The British are lucky they even have the ability to raise such questions in a public forum.  Our Congress doesn't ever debate such things - we simply pay the ever increasing bills.

Offline Grace

  • Velikye Knyaz
  • ****
  • Posts: 3126
    • View Profile
Re: Royal Security
« Reply #1 on: January 08, 2008, 02:21:50 PM »
Do minor royals - such as the Kents and Gloucheters - receive security?  Is it just those holding the HRH status, or do non HRHs receive protection as well?

According to information Marlene has posted elsewhere, the Kents (including Princess Alexandra) and the Gloucesters do.  Those within the family with an HRH title all receive protection. 

From my own point of view, I can't imagine anybody questioning this in today's climate, particularly as these are working royals.  The perception of the York princesses (as CHRISinUSA has said) seems to be that of not much more than party girls and clubbers who haven't to date (though they are very young) been seen to be doing anything for the royal family, either practically or for its respectability.  Perhaps that's the difference? 

Leuchtenberg

  • Guest
Re: Royal Security
« Reply #2 on: January 08, 2008, 04:23:06 PM »
It would be horrible for the York Princesses to lose their protection officers. 

I mean, some common piece of street trash might kidnap Beatrice and torture the poor thing by forcing her to wear a Chanel suit or other items of tasteful clothing.  We cannot allow this sort of thing to happen, EVER!!!!

Offline Martyn

  • Velikye Knyaz
  • ****
  • Posts: 7022
  • Martyn's Chips
    • View Profile
Re: Royal Security
« Reply #3 on: January 09, 2008, 07:45:46 AM »
The York princesses are by nature of their birth identifiable targets and as such require protection.  The same argument could legitimately be applied to the children of Pcss Anne, although I am quite sure that any potential kidnapper/terrorist will no doubt be swayed by her argument that her children are not royal and thus will not attract any attention.........(not!)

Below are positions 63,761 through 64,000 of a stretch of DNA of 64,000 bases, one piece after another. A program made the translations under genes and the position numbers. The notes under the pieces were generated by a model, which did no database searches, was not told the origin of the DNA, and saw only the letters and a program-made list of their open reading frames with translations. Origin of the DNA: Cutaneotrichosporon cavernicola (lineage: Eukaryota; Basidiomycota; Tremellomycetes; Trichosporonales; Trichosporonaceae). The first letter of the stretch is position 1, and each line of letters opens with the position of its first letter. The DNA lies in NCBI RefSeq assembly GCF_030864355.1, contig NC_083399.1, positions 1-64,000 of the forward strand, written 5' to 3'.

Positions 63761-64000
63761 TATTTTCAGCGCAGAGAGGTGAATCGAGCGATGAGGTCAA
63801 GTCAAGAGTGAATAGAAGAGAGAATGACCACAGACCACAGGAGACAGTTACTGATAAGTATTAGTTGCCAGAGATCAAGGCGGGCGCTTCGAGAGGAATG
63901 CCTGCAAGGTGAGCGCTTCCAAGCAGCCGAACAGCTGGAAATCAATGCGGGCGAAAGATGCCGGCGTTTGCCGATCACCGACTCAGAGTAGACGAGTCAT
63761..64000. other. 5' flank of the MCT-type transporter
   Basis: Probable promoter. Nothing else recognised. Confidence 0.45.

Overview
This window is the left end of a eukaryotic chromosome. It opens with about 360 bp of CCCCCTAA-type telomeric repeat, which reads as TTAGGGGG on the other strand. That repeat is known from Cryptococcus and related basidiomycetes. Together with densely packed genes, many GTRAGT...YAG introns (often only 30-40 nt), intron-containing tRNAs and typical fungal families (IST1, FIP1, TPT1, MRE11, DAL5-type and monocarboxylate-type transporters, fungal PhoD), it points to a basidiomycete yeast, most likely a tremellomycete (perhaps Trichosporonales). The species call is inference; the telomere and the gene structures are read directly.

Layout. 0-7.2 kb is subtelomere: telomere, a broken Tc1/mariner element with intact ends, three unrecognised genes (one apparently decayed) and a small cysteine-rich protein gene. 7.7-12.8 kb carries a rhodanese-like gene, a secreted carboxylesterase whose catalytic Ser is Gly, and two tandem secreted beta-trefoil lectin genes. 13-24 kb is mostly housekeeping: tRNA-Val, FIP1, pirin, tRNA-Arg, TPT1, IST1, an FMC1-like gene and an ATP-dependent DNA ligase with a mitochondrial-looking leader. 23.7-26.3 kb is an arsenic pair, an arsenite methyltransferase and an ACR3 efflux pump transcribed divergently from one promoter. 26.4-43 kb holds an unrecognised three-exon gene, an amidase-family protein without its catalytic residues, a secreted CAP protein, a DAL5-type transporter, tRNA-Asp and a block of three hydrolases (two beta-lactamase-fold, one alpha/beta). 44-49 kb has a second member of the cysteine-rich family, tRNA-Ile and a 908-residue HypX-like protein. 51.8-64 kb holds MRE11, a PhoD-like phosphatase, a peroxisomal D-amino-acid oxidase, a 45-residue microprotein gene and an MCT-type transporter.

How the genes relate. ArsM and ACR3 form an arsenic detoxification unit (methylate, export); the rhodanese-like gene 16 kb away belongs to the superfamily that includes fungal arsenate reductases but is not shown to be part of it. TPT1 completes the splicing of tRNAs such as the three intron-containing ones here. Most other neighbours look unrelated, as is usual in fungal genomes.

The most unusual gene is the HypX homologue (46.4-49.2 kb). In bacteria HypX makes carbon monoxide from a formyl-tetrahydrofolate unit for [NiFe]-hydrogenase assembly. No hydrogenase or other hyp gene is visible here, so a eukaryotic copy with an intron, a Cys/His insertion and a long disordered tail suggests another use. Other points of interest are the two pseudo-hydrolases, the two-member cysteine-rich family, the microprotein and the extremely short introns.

The fact remains that we live in times that necessitate protection.  The argument that the costs for the protection of the York girls should perhaps be met by their father is a pertinent one, although I have no doubt that his parsimonious mindset baulks at the notion of having to pay for anything that he considers should be free of charge to himself and his family............
'For a galant spirit there can never be defeat'....Wallis Windsor

'The important things is not what they think of me, but what I think of them.'......QV

Offline dmitri

  • Velikye Knyaz
  • ****
  • Posts: 2018
    • View Profile
Re: Royal Security
« Reply #4 on: January 09, 2008, 07:56:50 AM »
I tend to think that royal life should bring with it certainly responsibilities and limitation of lifestyle. I for one do not approve of the hardworking British taxpayer having to pay for the Princesses when they go out clubbing. What royal duties are they carrying out when they do this? With the privilege of royal birth comes responsibility. Certainly it is far cheaper to look after them when they stay at home. They should think about how much all of their private life is costing and be a touch more responsible especially when so many British citizens have to cope with just struggling to keep a roof over their heads. Their behaviour should be impeccable or they should decide to opt out of the royal family and discard their titles and go and get a job like the rest of the British people have to.